"Tri County Crematory" 407 N. Countyline, Fostoria, Ohio 44830
" S & S Crematory" 209 N. Wilhelm St., Holgate, Ohio 43527
"Your loved one doesn't leave our care."
"To better serve the communities, we own and operate our own crematories."
Cremation is the technical process that reduces human remains to bone fragments. This reduction takes place through heat and evaporation. Our crematory completes a cremation in just over 2 hours. This 15 foot long unit is comprised of two chambers. The lower chamber is larger and houses the main burner, which actually completes the cremation. The upper chamber is smaller and holds the afterburner. The purpose of the afterburner is to complete any further evaporation as necessary. Both chambers heat to over 1800 degrees. After the cremation, the remains are gathered, then processed in a unit that reduces the bone to fragments. These cremated remains are then placed in a container or urn.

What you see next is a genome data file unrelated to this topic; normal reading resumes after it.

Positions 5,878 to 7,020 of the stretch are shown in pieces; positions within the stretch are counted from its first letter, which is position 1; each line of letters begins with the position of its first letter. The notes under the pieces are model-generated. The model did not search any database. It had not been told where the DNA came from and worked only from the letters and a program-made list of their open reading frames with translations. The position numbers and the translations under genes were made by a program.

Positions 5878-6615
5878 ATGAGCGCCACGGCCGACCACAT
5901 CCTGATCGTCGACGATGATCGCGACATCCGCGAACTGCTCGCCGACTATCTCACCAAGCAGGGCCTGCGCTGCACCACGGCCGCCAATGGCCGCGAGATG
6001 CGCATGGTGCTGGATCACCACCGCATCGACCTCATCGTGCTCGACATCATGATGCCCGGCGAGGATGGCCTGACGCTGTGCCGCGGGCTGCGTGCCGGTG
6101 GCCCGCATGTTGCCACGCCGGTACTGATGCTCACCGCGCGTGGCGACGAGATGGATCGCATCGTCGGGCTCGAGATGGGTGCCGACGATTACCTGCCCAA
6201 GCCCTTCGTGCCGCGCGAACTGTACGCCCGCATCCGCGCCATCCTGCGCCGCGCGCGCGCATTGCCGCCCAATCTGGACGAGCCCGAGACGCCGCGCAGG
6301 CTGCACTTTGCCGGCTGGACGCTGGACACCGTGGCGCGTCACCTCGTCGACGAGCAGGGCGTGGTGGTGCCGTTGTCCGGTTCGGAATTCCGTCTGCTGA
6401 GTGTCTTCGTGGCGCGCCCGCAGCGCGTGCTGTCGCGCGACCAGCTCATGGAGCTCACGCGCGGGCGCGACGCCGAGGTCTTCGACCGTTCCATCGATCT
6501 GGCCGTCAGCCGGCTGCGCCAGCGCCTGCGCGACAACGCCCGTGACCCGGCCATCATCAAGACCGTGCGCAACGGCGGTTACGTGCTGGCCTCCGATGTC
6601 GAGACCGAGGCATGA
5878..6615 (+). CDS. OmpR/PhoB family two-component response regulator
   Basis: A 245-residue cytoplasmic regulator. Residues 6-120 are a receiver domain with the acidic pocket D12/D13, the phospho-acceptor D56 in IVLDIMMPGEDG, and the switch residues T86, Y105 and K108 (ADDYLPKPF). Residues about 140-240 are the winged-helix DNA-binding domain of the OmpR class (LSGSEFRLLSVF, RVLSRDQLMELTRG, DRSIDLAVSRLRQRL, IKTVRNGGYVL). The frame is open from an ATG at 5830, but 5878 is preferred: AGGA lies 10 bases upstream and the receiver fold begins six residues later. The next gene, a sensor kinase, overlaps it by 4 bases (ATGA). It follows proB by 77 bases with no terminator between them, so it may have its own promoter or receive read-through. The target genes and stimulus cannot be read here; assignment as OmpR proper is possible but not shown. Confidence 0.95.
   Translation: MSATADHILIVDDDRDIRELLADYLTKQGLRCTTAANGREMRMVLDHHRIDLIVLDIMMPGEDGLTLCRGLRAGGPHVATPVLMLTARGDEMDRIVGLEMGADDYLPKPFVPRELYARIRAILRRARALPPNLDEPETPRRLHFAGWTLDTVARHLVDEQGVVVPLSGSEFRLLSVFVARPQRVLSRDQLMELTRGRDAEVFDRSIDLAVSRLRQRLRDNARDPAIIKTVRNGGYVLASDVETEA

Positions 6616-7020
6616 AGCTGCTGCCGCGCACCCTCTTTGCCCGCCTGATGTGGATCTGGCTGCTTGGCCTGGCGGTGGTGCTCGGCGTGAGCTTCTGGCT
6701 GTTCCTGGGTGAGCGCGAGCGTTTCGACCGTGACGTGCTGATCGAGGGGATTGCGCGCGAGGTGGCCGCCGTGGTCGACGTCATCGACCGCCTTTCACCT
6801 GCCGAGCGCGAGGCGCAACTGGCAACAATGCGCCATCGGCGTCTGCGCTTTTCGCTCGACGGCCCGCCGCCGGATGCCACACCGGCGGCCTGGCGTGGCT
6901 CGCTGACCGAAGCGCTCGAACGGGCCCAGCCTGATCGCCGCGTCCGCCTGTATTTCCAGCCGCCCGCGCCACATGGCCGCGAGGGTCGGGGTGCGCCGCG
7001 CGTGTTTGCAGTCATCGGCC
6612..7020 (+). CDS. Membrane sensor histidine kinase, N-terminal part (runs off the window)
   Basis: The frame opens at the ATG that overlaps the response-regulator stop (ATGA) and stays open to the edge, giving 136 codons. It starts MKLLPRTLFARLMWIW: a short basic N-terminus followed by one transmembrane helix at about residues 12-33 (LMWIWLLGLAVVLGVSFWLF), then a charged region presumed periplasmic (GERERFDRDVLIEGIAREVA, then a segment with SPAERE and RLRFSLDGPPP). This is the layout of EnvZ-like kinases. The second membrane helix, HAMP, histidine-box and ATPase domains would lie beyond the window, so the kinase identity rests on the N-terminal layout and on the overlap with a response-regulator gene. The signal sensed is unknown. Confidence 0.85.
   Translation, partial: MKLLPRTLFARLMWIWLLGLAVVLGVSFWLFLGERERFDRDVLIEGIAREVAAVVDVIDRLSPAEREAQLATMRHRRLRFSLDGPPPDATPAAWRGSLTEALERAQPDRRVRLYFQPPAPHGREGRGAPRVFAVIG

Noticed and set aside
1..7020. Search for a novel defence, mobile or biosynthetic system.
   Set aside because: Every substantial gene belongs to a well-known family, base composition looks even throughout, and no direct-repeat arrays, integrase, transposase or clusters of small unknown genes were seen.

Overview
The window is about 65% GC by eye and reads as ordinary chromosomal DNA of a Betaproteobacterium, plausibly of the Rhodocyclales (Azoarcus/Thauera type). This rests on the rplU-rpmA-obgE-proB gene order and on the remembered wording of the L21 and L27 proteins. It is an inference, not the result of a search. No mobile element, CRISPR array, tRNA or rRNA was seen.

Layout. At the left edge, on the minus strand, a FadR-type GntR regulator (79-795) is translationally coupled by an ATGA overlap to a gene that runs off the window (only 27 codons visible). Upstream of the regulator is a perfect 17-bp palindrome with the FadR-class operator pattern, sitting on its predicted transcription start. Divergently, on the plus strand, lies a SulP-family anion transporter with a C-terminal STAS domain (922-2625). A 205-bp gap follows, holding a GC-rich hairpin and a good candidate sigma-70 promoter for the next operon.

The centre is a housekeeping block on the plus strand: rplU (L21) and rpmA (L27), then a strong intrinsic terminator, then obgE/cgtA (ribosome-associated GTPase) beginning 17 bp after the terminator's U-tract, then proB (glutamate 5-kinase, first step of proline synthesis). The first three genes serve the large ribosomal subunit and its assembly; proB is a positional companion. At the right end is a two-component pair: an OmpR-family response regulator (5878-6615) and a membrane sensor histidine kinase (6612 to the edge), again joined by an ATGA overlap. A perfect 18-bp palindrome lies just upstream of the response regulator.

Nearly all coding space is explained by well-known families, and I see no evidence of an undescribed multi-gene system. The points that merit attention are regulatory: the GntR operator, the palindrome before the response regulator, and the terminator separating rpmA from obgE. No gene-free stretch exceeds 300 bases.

Ohio law requires that 24 hours pass before a cremation takes place; we do own a body cooling unit to hold the body, when embalming does not take place.
Most historians generally agree that cremation began in any real sense during the early stone age, most likely in Europe. Since the invention of the cremation chamber in 1872 by Professor Brunetti of Italy, cremation has become and expanded means of disposition.
Below are common questions relating to Cremation:
How Long Does The Actual Cremation Take?
It depends on the weight of the individual. For an average size adult, cremation takes from two to three hours at normal operating temperature between 1,500 degrees F to 2,000 degrees F.
What Happens After The Cremation is Complete?
All organic bone fragments, which are very brittle, as well as non-consumed metal items are "swept" from the cremation chamber and into a stainless steel cooling pan. All non-consumed items, like metal from clothing, casket hardware, joint implants, and bridge work, are separated from the cremated remains. This separation is accomplished through visual inspection as well as using a strong magnet for smaller metallic objects. Items such as dental gold and silver are non-recoverable. Remaining bone fragments are then processed in a machine to a consistent size and placed into a temporary or permanent urn, selected by the family.
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